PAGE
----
PALM HARBOR, Fla. - It happened to all of us. September 11th didn't pick and choose.
Anne Koster knows. She sat on the 81st floor when it happened to her.
"We saw the plane come into the building. Plane came in about nine floors above my floor,” said the 9/11 survivor.
9/11 happened to Mark Kijas a New York security guard who ran toward two falling towers not away like his bride begged.
"My wife called and she told me not to go there," said Kijas who was a civilian first responder.
It also happened to a dad who waited for word from two firefighter sons.
"She called us on the telephone and said the boys are safe and we said ‘thank God, praise the Lord,’" recounted retired New York Firefighter Francis X. Hogan.
Even though each of us has a story to recount from that day, there is a younger generation who don't have any.
"They're going to read about it in a book like we read about the Civil War and the Revolutionary War and its going to seem like was a million years ago," said dad Lenny Thomas.
So a Palm Harbor Community decided reflecting on our memories isn't good enough. Even the kind of memories that tie a knot in your throat will fade. But two tons of granite and a steel beam from the World Trade Center will not.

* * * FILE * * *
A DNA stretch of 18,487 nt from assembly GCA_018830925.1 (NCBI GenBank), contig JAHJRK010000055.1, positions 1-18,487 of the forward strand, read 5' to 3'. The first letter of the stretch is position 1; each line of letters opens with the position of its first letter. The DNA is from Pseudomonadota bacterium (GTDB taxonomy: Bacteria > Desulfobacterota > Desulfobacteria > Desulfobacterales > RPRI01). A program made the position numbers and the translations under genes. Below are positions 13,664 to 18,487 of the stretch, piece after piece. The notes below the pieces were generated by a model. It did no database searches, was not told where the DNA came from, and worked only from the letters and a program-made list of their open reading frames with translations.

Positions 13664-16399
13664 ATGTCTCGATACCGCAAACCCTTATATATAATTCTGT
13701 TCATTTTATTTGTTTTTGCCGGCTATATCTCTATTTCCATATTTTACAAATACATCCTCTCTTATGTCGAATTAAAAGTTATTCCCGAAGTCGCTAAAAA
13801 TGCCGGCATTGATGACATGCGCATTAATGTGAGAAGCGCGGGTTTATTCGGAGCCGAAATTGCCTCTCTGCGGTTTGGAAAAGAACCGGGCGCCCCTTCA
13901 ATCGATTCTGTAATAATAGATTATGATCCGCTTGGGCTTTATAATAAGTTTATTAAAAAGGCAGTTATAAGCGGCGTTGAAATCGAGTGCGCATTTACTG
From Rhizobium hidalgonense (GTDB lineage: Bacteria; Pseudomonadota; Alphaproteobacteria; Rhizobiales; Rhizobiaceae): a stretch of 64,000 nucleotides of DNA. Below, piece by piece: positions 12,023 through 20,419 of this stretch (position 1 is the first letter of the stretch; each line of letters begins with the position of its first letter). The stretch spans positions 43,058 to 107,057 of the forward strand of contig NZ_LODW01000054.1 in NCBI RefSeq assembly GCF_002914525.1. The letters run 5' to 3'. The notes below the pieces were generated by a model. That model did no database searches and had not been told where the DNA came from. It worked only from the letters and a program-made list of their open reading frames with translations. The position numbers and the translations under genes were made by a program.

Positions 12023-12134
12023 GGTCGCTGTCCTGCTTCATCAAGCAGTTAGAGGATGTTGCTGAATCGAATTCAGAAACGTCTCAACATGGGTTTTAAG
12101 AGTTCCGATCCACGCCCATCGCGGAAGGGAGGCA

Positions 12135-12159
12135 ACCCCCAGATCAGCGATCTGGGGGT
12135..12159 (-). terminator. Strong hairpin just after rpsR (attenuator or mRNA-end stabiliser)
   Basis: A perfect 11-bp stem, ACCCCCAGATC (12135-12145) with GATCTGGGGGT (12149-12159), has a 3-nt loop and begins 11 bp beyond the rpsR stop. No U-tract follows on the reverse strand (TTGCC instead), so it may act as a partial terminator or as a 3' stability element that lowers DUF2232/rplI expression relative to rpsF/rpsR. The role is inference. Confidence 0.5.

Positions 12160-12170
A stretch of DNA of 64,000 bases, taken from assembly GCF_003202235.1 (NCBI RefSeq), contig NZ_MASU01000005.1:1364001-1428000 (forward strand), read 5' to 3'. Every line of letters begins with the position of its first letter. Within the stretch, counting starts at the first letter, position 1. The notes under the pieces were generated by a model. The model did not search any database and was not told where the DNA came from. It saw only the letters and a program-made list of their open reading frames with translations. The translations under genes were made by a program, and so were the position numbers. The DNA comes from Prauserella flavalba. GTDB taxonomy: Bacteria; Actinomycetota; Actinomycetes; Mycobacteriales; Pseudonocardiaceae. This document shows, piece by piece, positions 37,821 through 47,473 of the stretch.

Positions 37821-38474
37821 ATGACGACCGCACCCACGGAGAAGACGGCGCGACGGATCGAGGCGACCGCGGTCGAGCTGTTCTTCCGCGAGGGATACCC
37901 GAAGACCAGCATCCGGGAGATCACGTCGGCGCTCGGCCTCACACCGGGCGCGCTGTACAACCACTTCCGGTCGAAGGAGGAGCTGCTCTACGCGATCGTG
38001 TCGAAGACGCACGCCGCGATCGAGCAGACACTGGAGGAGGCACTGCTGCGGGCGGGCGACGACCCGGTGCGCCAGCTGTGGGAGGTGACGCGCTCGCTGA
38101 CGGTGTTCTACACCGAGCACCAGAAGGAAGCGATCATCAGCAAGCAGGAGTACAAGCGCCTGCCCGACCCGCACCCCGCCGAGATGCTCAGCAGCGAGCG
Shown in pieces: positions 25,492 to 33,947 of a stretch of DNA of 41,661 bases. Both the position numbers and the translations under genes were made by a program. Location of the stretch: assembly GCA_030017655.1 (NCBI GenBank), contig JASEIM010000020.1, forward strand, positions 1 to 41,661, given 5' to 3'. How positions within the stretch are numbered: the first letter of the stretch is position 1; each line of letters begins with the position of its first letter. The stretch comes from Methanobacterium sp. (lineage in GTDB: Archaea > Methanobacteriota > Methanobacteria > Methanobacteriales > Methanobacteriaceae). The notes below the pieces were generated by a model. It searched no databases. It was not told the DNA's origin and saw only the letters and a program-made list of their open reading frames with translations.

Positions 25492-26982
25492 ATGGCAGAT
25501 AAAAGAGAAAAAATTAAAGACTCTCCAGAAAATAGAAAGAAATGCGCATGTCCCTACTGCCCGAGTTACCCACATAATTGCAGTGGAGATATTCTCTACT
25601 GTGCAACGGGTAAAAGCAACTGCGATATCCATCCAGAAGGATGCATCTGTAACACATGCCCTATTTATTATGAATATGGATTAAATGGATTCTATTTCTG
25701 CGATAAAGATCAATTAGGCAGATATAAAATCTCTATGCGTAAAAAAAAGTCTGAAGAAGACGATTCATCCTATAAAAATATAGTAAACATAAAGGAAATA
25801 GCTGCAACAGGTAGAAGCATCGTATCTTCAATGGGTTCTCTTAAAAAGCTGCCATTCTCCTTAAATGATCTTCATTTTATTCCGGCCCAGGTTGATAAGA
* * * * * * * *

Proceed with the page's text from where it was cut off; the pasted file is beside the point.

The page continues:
"This memorial will serve as a reminder about to future generations about the brave actions of so many that day and how we as a nation responded," said Fire Department New York Battalion Chief Michael Gala, Jr.
343 fallen firefighter names are cast in bronze. A never-ending flame burns at the 9-11 memorial inside Curlew Hills Memorial Gardens in Palm Harbor.
"It can start to seem like it was a long time ago and it wasn't," said Thomas.
9/11 happened to all of us. We must teach the youngest -- never let it happen again.
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UPDATE: The National Weather Service says the tornado that hit Moore, Oklahoma, was a top-of-the-scale EF-5 twister with winds of at least 200 mph.